As bicycle designers settled on having a chain run to the rear wheel, this opened up the opportunity for the invention of a derailleur. The funky spelling due to the invention taking place in France in the early 20th century. Derailer has no place in any English dictionary.
Just like the bicycle itself, the derailleur had to go through a number of inventors and phases to get it just right. The first attempt used rods to move the chain from one gear to another. In early models this was between two gears, because, of course, it had to start somewhere. It became quickly apparent that more gear options were needed, as anyone who has ridden a single-speed up a hill could attest to.
As more people began using bikes in differing landscapes, the ability to change the stress placed on the rider’s legs was essential, as doing so improved the longevity of riders through the safety to their knees. Using too high or low a cadence while riding puts stress on the knee that can lead to injury and decreases riding longevity. This was especially common in early bicycle racing. Only in the 1930’s were more than two gears allowed in racing. Previously, there were two gears allowed, with a spoke on either side of the back wheel. In order to change gears riders had to stop, take of the rear wheel and flip in around before remounting it.
Rods were eventually replaced with paddles. Though only slightly more effective than the preceding design, they kept the process moving forward. The game changer was the invention of the slant-parallelogram rear derailleur by the company Suntour. It was a design so revolutionary that derailleurs used today are only slightly different. The invention dropped cycle racing times dramatically, and was quickly incorporated into even recreational bicycles. Designed in 1964 it used a series of pulleys that kept gears equidistant from each other. The design was so sound that when the patents expired, it was immediately copied by all other companies in operation. Though feeling bad for whoever held the patents to begin with is probably a mistake, as I’m sure they made a great deal of money from their invention.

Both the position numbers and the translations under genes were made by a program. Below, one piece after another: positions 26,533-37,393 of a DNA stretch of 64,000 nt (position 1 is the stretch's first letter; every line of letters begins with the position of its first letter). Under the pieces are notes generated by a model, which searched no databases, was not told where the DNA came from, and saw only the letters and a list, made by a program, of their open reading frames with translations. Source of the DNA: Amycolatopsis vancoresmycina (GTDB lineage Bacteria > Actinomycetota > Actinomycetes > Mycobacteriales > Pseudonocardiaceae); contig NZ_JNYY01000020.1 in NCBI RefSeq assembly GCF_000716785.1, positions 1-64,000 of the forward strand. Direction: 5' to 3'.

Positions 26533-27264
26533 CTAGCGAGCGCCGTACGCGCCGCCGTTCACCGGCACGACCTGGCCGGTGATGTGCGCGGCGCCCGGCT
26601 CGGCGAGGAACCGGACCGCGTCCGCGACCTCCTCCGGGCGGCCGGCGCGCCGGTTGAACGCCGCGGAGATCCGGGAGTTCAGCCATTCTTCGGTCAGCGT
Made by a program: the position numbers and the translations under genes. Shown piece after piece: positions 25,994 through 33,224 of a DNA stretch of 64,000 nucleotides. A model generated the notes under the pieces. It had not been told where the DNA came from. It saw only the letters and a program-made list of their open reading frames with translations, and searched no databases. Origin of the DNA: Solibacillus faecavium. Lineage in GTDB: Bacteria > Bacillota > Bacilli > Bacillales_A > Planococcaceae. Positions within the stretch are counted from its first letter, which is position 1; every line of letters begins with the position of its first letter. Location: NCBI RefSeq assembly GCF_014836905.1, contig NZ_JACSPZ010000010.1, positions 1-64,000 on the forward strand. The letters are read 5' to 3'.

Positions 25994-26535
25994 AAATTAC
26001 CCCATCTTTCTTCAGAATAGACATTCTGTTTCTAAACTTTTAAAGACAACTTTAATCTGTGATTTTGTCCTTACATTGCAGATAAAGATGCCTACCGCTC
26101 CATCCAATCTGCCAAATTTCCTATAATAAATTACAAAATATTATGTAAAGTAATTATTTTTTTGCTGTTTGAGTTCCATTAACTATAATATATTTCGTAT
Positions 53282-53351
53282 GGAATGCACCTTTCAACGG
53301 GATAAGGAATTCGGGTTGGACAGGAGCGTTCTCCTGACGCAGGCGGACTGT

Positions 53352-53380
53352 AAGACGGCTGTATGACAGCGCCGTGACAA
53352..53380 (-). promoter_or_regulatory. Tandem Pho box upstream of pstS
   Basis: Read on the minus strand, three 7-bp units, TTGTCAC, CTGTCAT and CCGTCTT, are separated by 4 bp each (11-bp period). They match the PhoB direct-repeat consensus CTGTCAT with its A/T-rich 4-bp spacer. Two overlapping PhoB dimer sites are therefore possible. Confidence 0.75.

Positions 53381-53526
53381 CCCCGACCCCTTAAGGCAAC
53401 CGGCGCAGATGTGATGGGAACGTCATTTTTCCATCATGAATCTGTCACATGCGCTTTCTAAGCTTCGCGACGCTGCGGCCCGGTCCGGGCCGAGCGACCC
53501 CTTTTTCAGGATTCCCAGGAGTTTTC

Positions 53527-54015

Because of this freedom to the slant-parallelogram design, until 1985, there were a wide range of companies producing derailleurs. But that was before the company Shimano introduced index shifting that needed all parts made by that one company. This reduced the field of manufacturers down to only a handful, and today it is three companies that handle the large majority of derailleur production. Kind of like Apple ruining everything for everybody. It can happen in any market.
Nonetheless, derailleurs continue to evolve and new additions are continually designed to make cycling more bearable for those of us that have no other means of transportation— and a huge hill at the end of our commute. Sometimes I wish I lived in flat Iowa instead of Colorado.